Bill wrote the full musical scores for two broadway-style musicals (unpublished) and self-produced small volumes of his poetry, which he recited at scores of public and industry occasions over the last forty years of his life. Here they are.
(All writing is copyright, permission required to reproduce)

1969 1972 1976 1979 1983
I Knew a Logger The Logger's Hiring Slip A Toast to the Logger 'The Gypo' and Others
The Bunkhouse Diplomat

'The Gypo' and others



My life has been spent with loggers. As a child I listen­ed to their stories in the bunkhouse as they played cribbage or darned their socks or just shot the breeze.
Those were the days of isolated camps, slow transportation and hard to find jobs, and the logger with his sense of life and humour handled well his times and surroundings.
My thanks, again, for the platform for these bits of poetry, to the Hilton folks of the Hotel Vancouver. Their annual Timber Club banquet each February is the Gourmet highlight of the logging year in B.C.

Here's to you, Arthur, Winter of '79
Bill Moore

A word about "gypo". It's meaning is wrapped up in the exciting history of our logging heritage. The gypo logger had a free spirit - a bit different than the average logger. He wanted "to do his own thing" in a day when that expression was not common vogue. Our multi-thousand mile inleted coastline of B.C. was at one time dotted with small gypo camps. Synon­ymous with their life style were the phrases - " in the hole" - "going broke" - "haywire" - "hanging on" - and on other occassions "making it".
Tough men who could "make do" and "patch things together" worked these camps. Little wonder the city lights could dazzle them after a six month stint of all work, no play.
Like all loggers their talk was of the life they led -the near misses with death, the haywire equipment they somehow kept running, the plans they had for the stake they were making - and at all times their very human thoughts on ladies, whom they were separated from for long periods of time. The gypo is near extinct, but I hope his memory lingers on for he performed a service to this industry. Tough men, who had a sense of humour about life around them were the two qualities I remember best of the gypos I have known.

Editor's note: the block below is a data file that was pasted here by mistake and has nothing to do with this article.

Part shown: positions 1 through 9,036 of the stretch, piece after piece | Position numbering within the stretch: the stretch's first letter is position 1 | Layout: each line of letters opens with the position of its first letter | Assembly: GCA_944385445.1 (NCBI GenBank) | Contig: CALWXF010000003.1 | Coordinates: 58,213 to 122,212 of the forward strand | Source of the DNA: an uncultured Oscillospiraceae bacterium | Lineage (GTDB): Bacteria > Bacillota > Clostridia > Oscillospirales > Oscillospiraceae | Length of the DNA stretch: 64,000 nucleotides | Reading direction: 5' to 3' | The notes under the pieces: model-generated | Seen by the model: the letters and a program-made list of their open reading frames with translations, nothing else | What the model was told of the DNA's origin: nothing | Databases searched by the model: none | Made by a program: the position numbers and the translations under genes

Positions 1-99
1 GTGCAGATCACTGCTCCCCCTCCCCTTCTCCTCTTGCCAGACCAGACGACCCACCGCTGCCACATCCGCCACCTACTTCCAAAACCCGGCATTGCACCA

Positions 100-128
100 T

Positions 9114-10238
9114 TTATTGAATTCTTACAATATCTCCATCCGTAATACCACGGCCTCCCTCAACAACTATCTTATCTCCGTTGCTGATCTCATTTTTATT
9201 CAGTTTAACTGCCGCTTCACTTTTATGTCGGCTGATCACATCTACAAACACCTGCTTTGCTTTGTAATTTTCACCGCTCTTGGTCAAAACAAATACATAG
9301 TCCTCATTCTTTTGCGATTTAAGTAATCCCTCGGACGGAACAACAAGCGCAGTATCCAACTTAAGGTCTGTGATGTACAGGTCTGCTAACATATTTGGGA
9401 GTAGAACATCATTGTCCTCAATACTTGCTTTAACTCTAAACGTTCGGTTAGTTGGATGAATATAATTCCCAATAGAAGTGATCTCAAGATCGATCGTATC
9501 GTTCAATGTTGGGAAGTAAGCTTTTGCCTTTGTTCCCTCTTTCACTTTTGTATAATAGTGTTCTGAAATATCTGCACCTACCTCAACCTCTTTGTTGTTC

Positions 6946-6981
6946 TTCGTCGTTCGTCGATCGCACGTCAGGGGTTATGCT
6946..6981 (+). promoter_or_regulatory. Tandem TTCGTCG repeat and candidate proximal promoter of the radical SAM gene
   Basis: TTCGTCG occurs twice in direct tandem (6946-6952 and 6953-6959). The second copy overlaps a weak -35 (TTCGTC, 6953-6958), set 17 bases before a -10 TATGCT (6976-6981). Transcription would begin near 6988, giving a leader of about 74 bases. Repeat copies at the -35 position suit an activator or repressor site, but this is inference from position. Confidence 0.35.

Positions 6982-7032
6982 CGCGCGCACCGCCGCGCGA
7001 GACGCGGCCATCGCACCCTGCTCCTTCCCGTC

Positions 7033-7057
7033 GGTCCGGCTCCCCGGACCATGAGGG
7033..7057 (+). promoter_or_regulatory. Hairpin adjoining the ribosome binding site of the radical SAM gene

Song of the Gypo

You are looking my friends at a broken down logger,
But I've seen much better days.
I've made me a bundle a hundred times
And I've blown it a hundred ways.
I started out as a jerk-wire punk
assigned to a high-ball crew.
They screamed and yelled and scattered for life
At the boners I made when I blew.
Oh, it's a haywire camp
And a haywire crew
And if I stay here
I'll be haywire too! I've worked the big camps to make me a stake But I like it best on my own. It's a gamble - you make it, Then they take it -
The government, some doll or an old bank loan.
When cedar was high I struck out alone
And bought me an old steam pot,
But I learned of despair, and got grey in my hair
When they told me - "the market was shot".
Oh, it's a haywire camp
And a haywire crew
And if I stay here
I'll be haywire too! I've hit the big city that has no pity For a logger with a bundle to spend. I'd meet my old pals down at Mamies or Sals And wind up no smarter, my friend.
I took me a partner - we logged day and night, Our bank account grew and grew. Then I learned about life - he ran off with my wife, The bullcook and half the damn crew.
Oh, it's a haywire camp And a haywire crew And if I stay here I'll be haywire too!

But the life of the gypo is what I love And I'd have it no other way. I'll make it yet - you bet - so rich I'll be set With gold memories of my gypo loggin' days



Noel Coward once wrote - with an elegant haute
Of the social elite of old blighty.
Without missing a beat
He could tastefully treat
The lows of the high and the mighty.
Now if Noel with his words could have wrote of the herds Of loggers instead of society, Our boys of the trees Would be welcomed at teas For gossip about their sobriety.
So let's toast our fine woodsmen
And say that they're goodsmen
And let's gossip about them - in taste.
For all men are known
By the foibles they've shown
Be they modest, sex starved or chaste.
There's a rumour about - of a dispicable clout
Who has given the camp a bad name.
The Bosses's wife he assaulted
And the home brew adulted,
For the latter he won't take the blame.
Dear boom man Bailey just loved to swim daily
Round the pilings just under the wharf.
But the boom foreman - damn 'im
Caught Bailey and salmon
In the act of spawning the north.
A frightful old chap - is high rigger McNap
Has a habit that's simply appalling.
When this cad tops' a tree
He stands up - takes a pee,
To the lads on the ground it's most galling
When the full moon is bright, superintendent McKnight
Simply loves to dress up like the girls.
In full bodice and bustle
And an arm full of muscle
He's so cute in his caulk boots and curls
There's a nasty report - of old rigger Short
He was found in an act quite amortis.
With his rump on a stump
And foreman's wife in a lump,
Now the dear chap enjoys rigor mortis.